He higher one climbs on the ladder of spiritual love, the more difficult it is to recognize that love, for love by its very nature hides itself. The rasalila is perhaps the best example of this. It is a very spiritually elevated account of the secret love affair of the Absolute. Yet outwardly it appears to be a description of humanity's lower nature.
The rasalila was originally revealed to a wide audience by Sukadeva Goswami, a sixteen-year-old adept who wandered the countryside naked, oblivious to the external world. He was the ideal person to speak about this confidential affair of the Absolute, for everyone knew that he had no interest in mundane life. Although the rasalila may appear to the uninformed to be an account of a material affair, sukadeva's keen interest in it demonstrates its exalted spiritual nature.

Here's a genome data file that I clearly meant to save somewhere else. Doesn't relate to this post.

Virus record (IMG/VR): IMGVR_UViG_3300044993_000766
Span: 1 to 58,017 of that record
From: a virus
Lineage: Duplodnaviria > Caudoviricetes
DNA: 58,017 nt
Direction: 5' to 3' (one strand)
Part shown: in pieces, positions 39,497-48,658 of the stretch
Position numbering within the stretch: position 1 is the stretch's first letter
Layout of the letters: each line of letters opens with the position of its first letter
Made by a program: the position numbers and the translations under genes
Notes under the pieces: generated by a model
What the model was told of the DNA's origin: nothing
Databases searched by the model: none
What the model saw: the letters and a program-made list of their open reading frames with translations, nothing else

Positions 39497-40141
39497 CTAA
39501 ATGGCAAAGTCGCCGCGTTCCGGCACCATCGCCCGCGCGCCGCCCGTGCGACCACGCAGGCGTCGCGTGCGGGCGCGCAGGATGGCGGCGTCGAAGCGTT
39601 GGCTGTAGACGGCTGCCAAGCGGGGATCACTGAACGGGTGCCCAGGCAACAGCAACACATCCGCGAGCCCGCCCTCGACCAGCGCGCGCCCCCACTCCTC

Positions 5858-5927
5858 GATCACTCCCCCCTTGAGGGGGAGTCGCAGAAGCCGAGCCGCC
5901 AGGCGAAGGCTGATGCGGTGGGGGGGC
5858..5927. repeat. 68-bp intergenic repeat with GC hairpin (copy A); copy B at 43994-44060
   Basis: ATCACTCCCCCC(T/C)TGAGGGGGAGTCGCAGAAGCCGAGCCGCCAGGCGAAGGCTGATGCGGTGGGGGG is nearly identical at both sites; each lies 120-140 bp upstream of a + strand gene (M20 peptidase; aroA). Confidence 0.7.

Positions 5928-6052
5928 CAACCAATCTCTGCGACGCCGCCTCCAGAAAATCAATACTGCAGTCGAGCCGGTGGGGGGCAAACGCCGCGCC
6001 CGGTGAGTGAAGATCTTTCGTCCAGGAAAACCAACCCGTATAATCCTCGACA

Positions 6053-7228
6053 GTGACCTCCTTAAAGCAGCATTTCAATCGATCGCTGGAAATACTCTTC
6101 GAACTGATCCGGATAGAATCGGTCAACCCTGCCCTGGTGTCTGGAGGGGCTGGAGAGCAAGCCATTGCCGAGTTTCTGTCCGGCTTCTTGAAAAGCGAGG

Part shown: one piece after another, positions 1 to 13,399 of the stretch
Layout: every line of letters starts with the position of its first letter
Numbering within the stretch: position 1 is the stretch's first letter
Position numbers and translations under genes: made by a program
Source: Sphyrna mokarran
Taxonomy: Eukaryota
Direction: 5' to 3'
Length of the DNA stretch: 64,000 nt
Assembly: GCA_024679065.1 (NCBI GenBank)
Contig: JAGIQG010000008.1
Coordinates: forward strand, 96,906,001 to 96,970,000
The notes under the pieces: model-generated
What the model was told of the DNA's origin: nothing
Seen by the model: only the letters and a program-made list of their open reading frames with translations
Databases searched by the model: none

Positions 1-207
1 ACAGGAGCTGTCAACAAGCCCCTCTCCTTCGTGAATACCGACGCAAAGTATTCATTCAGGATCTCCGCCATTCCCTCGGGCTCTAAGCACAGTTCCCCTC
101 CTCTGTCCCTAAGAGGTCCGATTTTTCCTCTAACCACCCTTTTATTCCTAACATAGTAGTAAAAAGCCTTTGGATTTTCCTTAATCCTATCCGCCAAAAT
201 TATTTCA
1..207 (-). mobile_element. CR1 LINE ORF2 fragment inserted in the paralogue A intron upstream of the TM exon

Thousands of years later, Sri Caitanya commissioned his principal disciples to broadcast the message of the rasalila to the entire world. While preoccupied with the love of Radha and Krspa, he himself maintained the highest moral character. The character of his disciples was also beyond reproach. Caitanya maintained that the love of Radha and Krspa is so pure that hearing about it can purify the hearts of even the vilest persons.
Sri Caitanya is considered to be a combined incarnation of Radha and Krsna, descending to the world to distribute the highest divine love. About him it is said:
"The brightest jewel
of sacred love in passion
is never given at any time.
Yet the most merciful
in this age of quarrel
gives it out to all
May that golden-lion son of Saci
manifest in your heart.",